Remember, the Knicks looked liked geniuses over the first few months of the Amar’e Stoudemire deal, when STAT was playing like a legit MVP candidate (he averaged 26.1 points, 8.6 rebounds and 2.2 blocks per game over the first half of the 2010-11 season). However, over these last couple of years, injuries relegated Stoudemire to a shell of his former self, and his onerous contract became an albatross.

It is also important to consider the Knicks’ performance this season. Again, New York’s awful record certainly shouldn’t be pinned directly on Anthony, but the fact remains: they will finish the 2013-14 season at least eight games under .500 and on the outside of the playoff picture in a horrid Eastern Conference. This despite the fact that ‘Melo is in his prime, playing at an extremely high level and stayed relatively healthy for the majority of the season. What happens when Father Time begins to catch up with Carmelo?

It’s clear the burden of carrying the Knicks this season has weighed heavily on Anthony. Head coach Mike Woodson, desperate to save his job, has ridden Anthony relentlessly. ‘Melo currently leads the NBA in minutes played, averaging 39 minutes a night. And it’s not solely the sheer volume of minutes that’s distressing; the Knicks also lean forcefully on Anthony whenever he’s on the floor. He’s the focal point of their offense attack on nearly every trip into the offensive end, and he’s also been forced to guard bigger and stronger power forwards on a nightly basis.

How will Anthony’s aging body respond to this excessive wear-and-tear? This a question Jackson has to ask himself this summer.

Consider this: Anthony is on pace to become just the second player since 2010 to log over 3,000 minutes in one season after turning 29 years old. The only other player to have matched that feat is Kobe Bryant, who played over 3,000 minutes in 2012-13. (As we know, Bryant tore his Achilles in April of 2013 and managed to play a total of just six games in 2013-14 before a knee injury ended his season).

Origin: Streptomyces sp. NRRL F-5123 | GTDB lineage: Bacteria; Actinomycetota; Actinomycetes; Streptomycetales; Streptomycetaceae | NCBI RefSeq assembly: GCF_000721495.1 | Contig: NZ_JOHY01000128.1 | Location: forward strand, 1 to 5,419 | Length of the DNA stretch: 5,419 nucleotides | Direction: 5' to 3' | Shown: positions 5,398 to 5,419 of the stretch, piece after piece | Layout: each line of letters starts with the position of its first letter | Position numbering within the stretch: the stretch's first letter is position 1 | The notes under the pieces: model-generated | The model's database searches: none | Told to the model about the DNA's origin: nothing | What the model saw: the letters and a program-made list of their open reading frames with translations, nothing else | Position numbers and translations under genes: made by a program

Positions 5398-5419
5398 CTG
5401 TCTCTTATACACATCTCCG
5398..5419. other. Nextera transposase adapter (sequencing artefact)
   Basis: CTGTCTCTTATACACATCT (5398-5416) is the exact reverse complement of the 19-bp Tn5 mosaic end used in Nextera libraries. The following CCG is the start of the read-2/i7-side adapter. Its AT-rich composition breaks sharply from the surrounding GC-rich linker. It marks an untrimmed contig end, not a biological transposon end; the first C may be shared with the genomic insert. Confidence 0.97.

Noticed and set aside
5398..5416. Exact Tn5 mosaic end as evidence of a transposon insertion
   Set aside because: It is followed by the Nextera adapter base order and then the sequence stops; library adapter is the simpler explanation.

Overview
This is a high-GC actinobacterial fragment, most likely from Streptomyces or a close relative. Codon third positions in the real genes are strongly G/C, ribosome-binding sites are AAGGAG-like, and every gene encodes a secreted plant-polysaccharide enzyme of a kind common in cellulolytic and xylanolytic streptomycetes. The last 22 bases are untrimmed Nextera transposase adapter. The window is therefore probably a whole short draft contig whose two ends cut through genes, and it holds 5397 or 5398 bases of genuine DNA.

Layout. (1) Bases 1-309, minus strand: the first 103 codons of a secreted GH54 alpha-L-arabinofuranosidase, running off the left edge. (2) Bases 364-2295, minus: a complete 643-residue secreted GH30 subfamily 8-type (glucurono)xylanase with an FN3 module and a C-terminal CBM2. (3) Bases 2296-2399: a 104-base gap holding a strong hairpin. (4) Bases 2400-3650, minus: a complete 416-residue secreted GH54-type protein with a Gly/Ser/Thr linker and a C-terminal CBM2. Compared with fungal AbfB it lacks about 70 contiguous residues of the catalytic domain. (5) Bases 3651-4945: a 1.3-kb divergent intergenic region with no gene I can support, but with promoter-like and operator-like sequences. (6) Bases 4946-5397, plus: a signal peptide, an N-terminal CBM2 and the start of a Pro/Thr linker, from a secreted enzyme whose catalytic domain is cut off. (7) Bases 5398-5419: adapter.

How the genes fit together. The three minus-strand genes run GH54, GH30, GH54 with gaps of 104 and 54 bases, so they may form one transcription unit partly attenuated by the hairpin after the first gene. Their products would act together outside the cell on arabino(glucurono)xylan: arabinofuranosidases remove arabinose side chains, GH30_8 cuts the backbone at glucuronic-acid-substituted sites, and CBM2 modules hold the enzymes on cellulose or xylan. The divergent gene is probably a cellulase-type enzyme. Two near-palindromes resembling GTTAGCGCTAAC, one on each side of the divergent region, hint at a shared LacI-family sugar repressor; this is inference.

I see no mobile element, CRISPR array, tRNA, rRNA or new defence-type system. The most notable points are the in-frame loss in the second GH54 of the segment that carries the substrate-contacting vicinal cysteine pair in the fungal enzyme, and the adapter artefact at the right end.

As noted above, the Knicks are cap-strapped, which means next year’s roster will likely look eerily similar to this season’s. Thus, Anthony, if re-signed, will again have to shoulder a significant load for another whole year, months before Jackson can bring in much-needed reinforcements.

Which brings us to another relevant point: If the Knicks are going to commit to expeditiously tearing this team down and rebuilding the right way, next year is the ideal time to bottom out because the Knicks actually own the rights to their first-round pick in the 2015 draft. For a franchise that has traded away a majority of their picks for a better part of a decade, this is not an insignificant detail.

Without Anthony, the Knicks would effectively have to sacrifice a season, but they could take solace in the fact that they would enter that summer of 2015 armed with a likely lottery pick and loads of cap space to lavish on a potentially terrific free agent crop.

Under this scenario, the Knickerbockers would enter July of 2015 as major players in the free-agent market, when such stars as Kevin Love, LaMarcus Aldridge, Rajon Rondo, Marc Gasol, Paul Millsap, Al Jefferson, Tony Parker, Goran Dragic, Roy Hibbert, DeAndre Jordan (and possibly LeBron James, Dwyane Wade and Chris Bosh), may be up for grabs as unrestricted free agents. If Anthony is not on the hook for $20+ million, New York could be looking at upwards of $45 million in cap space, which would allow them to go on quite the shopping spree.

And this is where the presence of Phil Jackson makes things that much more interesting. Prior to Jackson’s arrival, extreme trepidation toward trusting the Knicks’ front office to successfully navigate free agent waters was understandable. However, with Jackson calling the shots (instead of Dolan or CAA, etc.), the chances of the Knicks completely striking out in free agency are greatly decreased, as NYC is a far more desirable location for prospective players now that Jackson is the new face of the franchise.

A common counterargument from the “keep Carmelo at all costs” camp is that free agency is too much of a crapshoot and it’s unlikely that New York would be able to reel in a player on par with Anthony no matter how far below the cap they get.

Well, the fact of the matter is that the Knicks would not necessarily have to sign a player better than Anthony in order for them to improve their overall roster. With mountains of cap space, the Knicks could construct a “team” that was far more balanced and not reliant on a single scorer.